And we definitely see this with Cas who, by story’s end, has made out with Caspar. And then … nothing. Thread, dropped. Like, you can’t just go back to normal after something like that. But maybe your father trying to kill you just takes precedence? idk. It just seems like kissing your brother deserves more than a passing mention, you know?

So that brings us to the one part of the story that I did enjoy: Father’s crazy cultish religion. There are some really creeptastic elements here, even if I never felt like they were utilized to their greatest potential. Every night, the Cresswell family gathers for Bible study; in addition to the Bible, they also read from Father’s own hand-crafted book of revelations (narcissistic much?). (Here I’m picturing the Unibomber’s diary, perhaps with some of the more horrifying flourishes found in Murray Goldberg’s scrapbook.) Father doesn’t “believe” in plumbing; rather, leaky and corroded pipes are a test from God. Radio, TV, and cell phone transmissions are too easily hijacked by the devil, and are thus banned from the Cresswell home (though not until Father ripped the stereo from the truck in a fit of violence; convenient, that). Likewise, modern medicine is the stuff of Satan. This includes bone setting and casts, both of which Momma is denied (or denies herself) after she falls (is pushed?) down the stairs, breaking a leg. It “healed” into a permanent bent position, leaving mom disabled and dependent on Father.

When the Cresswell kids break Father’s bizarre and arbitrary rules (e.g., why on earth is Hannan allowed to participate in a secular pastime like HS football?), they’re locked in “God’s grave,” a small, cave-like sewer in the woods. Sometimes for days on end, without food, water, or adequate clothing. But they’re not alone (muahahahaha!).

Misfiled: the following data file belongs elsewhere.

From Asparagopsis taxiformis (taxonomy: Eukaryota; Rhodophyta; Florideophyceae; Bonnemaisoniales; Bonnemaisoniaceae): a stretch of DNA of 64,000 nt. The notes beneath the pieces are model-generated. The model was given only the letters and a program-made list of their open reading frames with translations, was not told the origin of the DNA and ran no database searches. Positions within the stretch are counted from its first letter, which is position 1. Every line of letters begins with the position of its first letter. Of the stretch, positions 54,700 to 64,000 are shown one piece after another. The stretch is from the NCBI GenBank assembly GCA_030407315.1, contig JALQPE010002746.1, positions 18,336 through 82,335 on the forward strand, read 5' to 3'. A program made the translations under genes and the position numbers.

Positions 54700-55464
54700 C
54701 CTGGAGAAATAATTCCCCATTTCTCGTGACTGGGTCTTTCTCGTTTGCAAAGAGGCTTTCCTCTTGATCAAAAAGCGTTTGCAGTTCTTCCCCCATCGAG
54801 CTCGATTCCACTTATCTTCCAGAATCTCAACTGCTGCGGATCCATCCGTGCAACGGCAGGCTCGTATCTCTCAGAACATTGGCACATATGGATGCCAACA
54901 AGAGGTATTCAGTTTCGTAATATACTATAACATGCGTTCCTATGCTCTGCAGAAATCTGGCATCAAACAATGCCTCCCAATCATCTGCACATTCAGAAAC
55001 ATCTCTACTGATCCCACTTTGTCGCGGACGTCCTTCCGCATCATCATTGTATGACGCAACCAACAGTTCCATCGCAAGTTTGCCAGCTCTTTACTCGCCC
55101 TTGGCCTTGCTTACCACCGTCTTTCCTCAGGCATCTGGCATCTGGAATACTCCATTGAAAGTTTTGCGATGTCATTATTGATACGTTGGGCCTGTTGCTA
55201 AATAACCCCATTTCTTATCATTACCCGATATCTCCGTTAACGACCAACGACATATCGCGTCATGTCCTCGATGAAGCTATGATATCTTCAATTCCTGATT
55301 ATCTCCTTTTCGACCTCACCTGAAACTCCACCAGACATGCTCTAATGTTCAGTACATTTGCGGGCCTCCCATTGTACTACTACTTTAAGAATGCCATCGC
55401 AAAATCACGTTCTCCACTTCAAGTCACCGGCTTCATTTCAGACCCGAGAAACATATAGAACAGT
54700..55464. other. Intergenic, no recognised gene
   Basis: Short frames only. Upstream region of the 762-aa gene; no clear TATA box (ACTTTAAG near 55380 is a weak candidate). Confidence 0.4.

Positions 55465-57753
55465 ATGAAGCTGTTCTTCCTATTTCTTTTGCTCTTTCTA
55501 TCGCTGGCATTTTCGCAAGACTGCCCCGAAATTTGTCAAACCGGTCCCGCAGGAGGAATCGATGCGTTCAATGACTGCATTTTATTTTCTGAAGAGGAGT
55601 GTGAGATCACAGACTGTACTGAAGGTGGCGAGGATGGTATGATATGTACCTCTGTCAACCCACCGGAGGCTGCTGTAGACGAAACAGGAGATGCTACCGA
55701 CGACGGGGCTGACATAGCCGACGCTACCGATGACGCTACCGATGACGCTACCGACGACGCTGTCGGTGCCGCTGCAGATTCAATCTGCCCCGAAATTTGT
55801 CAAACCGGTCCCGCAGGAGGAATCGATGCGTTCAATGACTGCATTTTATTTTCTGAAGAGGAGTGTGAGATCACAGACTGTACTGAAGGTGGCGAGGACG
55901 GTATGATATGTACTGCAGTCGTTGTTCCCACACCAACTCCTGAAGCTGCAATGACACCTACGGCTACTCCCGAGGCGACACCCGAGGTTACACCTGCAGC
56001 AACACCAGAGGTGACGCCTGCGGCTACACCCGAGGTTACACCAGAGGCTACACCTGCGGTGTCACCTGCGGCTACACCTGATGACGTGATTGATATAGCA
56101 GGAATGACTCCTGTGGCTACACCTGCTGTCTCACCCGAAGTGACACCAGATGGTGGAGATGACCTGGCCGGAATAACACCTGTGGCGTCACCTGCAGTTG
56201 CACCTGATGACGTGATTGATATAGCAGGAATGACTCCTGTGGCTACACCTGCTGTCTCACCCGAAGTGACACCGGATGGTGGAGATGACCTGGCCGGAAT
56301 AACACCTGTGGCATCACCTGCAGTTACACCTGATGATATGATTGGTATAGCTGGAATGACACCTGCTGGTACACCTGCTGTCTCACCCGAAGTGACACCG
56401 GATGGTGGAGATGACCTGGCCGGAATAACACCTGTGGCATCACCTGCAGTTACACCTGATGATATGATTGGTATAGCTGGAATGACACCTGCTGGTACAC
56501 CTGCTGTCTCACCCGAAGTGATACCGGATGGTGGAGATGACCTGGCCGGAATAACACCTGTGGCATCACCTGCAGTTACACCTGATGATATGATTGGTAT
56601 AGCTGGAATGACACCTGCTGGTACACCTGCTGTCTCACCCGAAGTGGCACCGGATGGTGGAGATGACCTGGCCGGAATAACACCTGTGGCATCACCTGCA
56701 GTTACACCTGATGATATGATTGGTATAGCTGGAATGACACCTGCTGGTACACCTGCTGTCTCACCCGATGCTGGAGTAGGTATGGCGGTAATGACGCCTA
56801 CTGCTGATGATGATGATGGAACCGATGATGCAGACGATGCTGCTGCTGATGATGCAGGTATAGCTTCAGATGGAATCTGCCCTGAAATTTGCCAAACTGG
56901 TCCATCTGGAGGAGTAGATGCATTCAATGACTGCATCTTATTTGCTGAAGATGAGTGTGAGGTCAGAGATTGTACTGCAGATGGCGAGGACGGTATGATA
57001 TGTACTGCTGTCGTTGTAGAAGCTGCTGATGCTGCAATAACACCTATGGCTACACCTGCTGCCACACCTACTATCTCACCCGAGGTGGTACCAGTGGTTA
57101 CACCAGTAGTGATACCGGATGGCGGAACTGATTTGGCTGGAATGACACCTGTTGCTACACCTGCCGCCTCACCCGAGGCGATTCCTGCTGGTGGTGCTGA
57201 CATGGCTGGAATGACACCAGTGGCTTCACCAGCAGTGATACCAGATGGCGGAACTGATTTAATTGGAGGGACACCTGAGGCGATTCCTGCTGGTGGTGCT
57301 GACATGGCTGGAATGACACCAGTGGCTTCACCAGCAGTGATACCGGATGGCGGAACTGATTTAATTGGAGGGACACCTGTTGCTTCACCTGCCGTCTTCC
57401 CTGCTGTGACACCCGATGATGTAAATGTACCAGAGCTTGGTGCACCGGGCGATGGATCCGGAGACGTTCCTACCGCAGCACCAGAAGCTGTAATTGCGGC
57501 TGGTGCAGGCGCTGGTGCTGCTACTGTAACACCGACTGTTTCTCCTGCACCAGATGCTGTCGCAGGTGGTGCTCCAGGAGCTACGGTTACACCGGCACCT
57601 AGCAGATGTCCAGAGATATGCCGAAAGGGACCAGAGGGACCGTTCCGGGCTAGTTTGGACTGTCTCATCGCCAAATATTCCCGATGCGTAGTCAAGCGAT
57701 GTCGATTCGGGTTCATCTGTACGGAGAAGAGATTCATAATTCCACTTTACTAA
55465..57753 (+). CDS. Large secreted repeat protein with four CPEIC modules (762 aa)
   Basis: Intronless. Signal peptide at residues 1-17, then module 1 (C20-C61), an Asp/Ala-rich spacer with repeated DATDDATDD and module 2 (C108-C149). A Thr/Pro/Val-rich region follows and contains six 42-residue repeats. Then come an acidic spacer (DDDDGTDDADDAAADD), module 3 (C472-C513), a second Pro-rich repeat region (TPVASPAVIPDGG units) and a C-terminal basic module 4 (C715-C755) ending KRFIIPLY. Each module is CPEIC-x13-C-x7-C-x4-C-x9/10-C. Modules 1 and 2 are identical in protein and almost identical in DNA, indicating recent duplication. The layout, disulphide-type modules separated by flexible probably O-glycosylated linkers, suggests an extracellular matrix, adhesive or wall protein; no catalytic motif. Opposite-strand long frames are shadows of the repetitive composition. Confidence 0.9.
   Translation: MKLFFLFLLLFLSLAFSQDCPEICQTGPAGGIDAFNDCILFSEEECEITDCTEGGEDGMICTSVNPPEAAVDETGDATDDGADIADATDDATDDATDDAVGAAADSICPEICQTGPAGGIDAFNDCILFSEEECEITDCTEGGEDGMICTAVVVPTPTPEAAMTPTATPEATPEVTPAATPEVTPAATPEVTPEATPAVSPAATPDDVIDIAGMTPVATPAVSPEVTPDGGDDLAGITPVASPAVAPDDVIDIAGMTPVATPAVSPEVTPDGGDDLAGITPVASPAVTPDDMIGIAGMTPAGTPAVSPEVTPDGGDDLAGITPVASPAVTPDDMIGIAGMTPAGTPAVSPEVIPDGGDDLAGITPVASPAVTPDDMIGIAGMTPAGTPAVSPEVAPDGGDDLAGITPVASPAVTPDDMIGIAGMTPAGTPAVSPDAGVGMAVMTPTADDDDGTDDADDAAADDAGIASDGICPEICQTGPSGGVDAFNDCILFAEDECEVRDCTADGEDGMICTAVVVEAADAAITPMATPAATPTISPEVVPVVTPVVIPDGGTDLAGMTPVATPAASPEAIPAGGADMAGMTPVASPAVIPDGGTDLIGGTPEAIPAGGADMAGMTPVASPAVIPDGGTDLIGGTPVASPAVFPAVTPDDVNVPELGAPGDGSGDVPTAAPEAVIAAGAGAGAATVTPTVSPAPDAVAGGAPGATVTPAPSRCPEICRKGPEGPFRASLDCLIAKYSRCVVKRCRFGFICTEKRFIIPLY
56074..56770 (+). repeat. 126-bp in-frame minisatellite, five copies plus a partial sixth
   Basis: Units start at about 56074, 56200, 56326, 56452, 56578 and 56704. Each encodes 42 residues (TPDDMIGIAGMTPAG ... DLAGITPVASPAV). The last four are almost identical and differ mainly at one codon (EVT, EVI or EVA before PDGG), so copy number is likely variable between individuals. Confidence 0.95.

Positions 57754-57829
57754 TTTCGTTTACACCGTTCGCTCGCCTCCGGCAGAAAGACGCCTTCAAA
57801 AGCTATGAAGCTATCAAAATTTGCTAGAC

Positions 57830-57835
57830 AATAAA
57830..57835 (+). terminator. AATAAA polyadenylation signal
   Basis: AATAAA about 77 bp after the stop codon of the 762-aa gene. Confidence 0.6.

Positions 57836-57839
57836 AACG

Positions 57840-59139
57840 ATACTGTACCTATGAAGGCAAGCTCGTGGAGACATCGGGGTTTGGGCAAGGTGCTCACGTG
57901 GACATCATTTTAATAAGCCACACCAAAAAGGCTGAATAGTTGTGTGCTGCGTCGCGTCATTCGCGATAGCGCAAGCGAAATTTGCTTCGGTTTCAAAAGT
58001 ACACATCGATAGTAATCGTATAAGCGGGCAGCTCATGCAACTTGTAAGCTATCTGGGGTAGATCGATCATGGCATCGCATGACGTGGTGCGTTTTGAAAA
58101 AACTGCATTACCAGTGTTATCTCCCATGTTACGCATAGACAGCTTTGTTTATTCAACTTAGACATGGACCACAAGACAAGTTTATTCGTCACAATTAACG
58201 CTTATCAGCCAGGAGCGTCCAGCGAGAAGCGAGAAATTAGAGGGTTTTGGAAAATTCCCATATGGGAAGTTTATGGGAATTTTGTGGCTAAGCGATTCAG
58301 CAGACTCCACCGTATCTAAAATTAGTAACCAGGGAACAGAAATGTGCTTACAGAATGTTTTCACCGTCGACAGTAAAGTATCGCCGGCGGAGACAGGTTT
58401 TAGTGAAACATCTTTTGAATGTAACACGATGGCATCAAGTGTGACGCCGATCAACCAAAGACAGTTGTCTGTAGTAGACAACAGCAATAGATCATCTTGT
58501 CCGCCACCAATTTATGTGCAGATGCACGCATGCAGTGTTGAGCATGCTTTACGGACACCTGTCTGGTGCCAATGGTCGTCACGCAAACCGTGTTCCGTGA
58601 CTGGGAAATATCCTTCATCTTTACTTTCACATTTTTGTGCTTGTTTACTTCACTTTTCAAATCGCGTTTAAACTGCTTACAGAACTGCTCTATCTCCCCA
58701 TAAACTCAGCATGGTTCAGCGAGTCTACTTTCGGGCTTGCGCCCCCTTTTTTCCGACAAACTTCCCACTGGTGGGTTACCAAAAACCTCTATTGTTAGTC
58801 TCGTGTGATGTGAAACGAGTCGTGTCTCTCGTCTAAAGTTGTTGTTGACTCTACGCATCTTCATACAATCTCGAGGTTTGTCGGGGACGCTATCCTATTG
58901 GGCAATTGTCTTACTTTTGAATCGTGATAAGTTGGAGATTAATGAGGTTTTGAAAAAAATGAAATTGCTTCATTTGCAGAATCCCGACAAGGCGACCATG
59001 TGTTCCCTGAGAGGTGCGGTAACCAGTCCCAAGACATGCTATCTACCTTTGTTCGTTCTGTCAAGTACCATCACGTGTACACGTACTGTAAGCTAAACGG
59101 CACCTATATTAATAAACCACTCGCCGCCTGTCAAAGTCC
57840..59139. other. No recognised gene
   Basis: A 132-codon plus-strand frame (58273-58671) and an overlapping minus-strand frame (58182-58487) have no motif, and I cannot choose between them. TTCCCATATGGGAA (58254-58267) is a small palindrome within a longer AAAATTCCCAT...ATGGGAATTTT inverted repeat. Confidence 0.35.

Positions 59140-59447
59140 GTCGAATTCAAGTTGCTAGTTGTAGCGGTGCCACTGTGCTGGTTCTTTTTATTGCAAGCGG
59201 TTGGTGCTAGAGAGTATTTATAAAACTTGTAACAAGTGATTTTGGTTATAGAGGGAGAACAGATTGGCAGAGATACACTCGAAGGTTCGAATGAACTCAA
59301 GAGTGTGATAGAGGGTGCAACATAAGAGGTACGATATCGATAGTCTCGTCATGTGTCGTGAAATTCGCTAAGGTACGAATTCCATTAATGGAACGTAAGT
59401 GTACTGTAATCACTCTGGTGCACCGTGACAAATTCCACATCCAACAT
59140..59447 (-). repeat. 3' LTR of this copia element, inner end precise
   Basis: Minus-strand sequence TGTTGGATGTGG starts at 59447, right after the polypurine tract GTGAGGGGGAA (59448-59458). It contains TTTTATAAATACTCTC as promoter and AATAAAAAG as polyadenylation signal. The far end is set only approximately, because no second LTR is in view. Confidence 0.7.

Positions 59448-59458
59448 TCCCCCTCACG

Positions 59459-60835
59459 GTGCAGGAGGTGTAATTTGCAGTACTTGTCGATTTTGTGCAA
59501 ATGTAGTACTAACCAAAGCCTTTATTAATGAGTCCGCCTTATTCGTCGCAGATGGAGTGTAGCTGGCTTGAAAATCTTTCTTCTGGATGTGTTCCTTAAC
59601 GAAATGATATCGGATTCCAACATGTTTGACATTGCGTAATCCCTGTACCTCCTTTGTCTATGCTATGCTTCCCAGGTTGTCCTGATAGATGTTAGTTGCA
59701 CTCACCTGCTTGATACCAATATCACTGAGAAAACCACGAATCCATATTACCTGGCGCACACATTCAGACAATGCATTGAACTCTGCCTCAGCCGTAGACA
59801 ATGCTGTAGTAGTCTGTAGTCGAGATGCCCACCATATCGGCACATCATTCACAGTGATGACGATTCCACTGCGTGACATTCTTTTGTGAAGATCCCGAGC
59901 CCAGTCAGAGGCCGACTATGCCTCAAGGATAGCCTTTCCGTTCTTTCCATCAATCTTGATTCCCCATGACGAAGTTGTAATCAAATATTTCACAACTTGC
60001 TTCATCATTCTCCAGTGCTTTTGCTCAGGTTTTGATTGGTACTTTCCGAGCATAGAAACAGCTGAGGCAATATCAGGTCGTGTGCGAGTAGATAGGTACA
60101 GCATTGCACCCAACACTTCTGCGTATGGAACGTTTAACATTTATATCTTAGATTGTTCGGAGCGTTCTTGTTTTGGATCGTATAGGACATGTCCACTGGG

If I seem flippant about child abuse, it’s only because Father’s behavior is so exaggerated and over the top, like cartoon violence. In the real world, I’ve no idea how this kind of abuse would persist, undetected – especially after Morty’s broken collarbone attracted both attention and intervention (albeit limited). The kids are dirty, starving, and often show up to school with bruises, burns, and other obvious signs of abuse. Yet the only person who seems concerned for their welfare is Michael. And it’s not like they live in a cloistered community where the local government officials adhere to the same fundamentalist beliefs as Father (e.g., polygamist Mormons in Utah). Nope, the Cresswells are a sea of weird in a secular society. I can’t imagine any of the adults in charge covering for Father.

The Cresswell Plot is an example of good idea/poor execution. It’s weird; the synopsis is accurate, but also not. (Like, what even is the titular plot here? The characters don’t act, they react. Forget about plotting!) While it does approximate the story, it’s also a lot neater and more cogent than the actual book. I feel like maybe this is what Wass was shooting for, but fell just short.

2.5 stars, rounded down to 2 where necessary.

(This review is also available on Amazon, Library Thing, and Goodreads. Please click through and vote it helpful if you’re so inclined!)

 

Comments (May contain spoilers!)

Diversity: Father is physically and psychologically abusive to his wife and six children. It’s hinted that Delvive is gay (she has a crush on her Drama partner, Emily). Jerusalem has been mute ever since the kids were split up and placed in foster homes, several years ago. I’m 99% sure Michael’s stepdaughter Amity is black (the writing is a little confusing here; the black girl at the convenience store could either be Amity, or an unnamed classmate).

Animal-friendly elements: n/a